9. SpiceBites
    9/1/2010
    Reply

    Funny & though-provoking! Everytime I get the urge, I’ll re-read this article. Looking forward to more of your tweets. :)
    Thanks.

  10. 9/1/2010
    Reply

    I did Step 3 and 4 once. After that, I quit my job and went to Nepal for 3 weeks ;)

    • Food Woolf
      9/2/2010
      Reply

      Carrie,
      That’s funny! I wish I could go to Nepal for three weeks after a hard week at the restaurant. I’ll mention that to my boss. :)

  11. [...] Ever wanted to own your own restaurant. A blog created from an insiders perspective of the food industry gives a few tips to make sure you’re cut out for the job. [...]

  12. 9/24/2010
    Reply

    This post was emailed to me by my fiance, I routinely annoy him with my “when we open our restaurant” comments. Reality Check!!!! Maybe cooking for 2 is what I am meant to do.

  13. pete samuels
    12/22/2010
    Reply

    everyone will tell you that owning and running a restaurant is hectic, my main advice is to use productivity tools that give you more of that most valuable commodity…time.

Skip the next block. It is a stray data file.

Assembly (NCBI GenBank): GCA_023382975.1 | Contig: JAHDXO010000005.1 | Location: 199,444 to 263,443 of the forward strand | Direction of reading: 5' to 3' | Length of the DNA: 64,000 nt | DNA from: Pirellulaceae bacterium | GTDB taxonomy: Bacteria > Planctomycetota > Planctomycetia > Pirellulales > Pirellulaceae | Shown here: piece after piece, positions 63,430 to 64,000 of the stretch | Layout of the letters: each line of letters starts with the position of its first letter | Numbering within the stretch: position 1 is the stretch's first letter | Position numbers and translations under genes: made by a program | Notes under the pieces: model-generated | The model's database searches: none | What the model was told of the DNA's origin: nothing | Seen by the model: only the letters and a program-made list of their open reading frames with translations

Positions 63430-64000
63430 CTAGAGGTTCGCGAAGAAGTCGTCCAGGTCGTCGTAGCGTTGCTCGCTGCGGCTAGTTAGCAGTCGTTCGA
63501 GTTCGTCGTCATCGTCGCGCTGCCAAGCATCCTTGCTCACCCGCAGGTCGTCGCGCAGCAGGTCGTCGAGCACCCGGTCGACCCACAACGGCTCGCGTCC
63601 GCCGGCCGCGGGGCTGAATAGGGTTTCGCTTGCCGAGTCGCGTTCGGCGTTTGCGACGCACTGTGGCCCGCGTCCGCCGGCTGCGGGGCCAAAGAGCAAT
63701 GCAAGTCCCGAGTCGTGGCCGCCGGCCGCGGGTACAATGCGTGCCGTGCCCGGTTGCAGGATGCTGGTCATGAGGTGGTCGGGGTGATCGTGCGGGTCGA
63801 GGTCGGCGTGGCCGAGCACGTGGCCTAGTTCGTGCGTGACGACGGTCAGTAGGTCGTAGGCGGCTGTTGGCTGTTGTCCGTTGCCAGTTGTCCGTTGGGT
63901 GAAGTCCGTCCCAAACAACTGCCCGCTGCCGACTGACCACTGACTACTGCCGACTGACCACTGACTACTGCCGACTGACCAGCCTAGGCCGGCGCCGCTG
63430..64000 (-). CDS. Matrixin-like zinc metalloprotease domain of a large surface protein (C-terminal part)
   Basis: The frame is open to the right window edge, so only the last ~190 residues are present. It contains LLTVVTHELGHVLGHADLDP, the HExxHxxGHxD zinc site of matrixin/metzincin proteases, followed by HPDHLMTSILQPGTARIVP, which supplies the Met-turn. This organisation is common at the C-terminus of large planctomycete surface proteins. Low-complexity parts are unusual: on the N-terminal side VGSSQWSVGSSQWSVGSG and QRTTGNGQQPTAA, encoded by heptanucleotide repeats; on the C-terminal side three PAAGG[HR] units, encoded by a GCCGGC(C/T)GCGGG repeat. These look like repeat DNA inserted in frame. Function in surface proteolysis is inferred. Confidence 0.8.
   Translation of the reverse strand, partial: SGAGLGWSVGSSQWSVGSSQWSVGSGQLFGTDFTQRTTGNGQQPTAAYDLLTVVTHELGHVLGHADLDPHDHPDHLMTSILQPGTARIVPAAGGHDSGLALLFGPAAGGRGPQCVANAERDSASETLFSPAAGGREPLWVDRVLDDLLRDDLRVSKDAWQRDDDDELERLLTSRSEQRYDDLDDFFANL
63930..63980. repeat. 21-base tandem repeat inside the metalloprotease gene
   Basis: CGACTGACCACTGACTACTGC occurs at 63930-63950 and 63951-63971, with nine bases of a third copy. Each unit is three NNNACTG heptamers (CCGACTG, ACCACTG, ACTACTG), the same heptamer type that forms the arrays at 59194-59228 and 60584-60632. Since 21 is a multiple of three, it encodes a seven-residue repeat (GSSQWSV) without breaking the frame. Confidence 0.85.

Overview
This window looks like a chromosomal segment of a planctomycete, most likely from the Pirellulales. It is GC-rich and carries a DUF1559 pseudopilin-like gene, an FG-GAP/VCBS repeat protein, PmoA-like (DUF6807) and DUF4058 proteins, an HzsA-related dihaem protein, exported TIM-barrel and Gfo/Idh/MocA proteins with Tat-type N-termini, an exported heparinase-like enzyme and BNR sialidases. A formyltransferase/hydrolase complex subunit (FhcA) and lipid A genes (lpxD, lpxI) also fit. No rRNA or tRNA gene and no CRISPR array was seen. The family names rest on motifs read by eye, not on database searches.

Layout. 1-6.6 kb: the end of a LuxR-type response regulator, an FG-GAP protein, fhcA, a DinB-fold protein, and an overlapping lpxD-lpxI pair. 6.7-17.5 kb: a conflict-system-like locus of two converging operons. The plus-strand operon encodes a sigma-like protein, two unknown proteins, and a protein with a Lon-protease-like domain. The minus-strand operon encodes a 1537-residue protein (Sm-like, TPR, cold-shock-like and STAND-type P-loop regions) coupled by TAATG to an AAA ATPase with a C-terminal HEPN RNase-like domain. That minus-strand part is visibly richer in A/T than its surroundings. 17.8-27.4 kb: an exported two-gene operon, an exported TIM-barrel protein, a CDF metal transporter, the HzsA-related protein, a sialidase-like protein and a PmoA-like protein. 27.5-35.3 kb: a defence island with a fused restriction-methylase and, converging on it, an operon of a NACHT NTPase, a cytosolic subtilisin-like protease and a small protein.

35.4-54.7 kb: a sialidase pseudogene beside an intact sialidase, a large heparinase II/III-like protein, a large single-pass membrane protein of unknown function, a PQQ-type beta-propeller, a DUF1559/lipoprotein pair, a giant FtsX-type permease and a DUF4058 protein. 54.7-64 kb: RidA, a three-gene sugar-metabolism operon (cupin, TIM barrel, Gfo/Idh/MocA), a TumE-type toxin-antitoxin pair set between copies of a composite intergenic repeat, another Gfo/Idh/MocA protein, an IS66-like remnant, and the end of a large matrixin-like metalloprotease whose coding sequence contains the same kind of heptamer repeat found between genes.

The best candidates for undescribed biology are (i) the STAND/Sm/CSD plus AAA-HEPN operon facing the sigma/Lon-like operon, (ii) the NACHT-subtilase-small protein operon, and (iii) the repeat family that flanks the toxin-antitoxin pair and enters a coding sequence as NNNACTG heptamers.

Key areas include:
    – Finding new customers and keeping existing business / Marketing
    – Food Logistics
    – Staff Management
    – Table/booking management & billing
    – Financial reporting, Accounts payable and Accounting.

    If you are like me, being gen Y or X, then you’ll be sweet with leveraging internet tools as a way to promote and run your business – i’ve found working with older restaurant owners that they are less likely to be adopters of technology, but this doesn’t help in a competitive and financially challenging environment.

    For me the most time consuming area has been food logistics and staff management, you really need a hands on approach for this. For marketing, tables/booking management and the financial area I use web and iphone applications.

    The most useful tool for me which has been a godsend is yumtable.com – a last minute restaurant booking service, essentially allows you to post tables and deals online where you have quiet time periods, eg Mon/Tuesday evenings or for last minute cancellations. But because you can tailor your own offers at any time period for any number of tables, i’ve also used it for specials as well, eg I got a good deal on snapper and offered 5 tables a night for a special sitting at 5pm with a movie ticket with a snapper main. It’s great fun and new and old customers have used it – Offers are also automatically posted to your facebook and twitter accounts 2 hours before they expire – which leverages the social network of my cafe. I also get bookings from text messages so it’s very efficient and with no equipment costs and it’s free to use for the first 20 bookings to see if it works.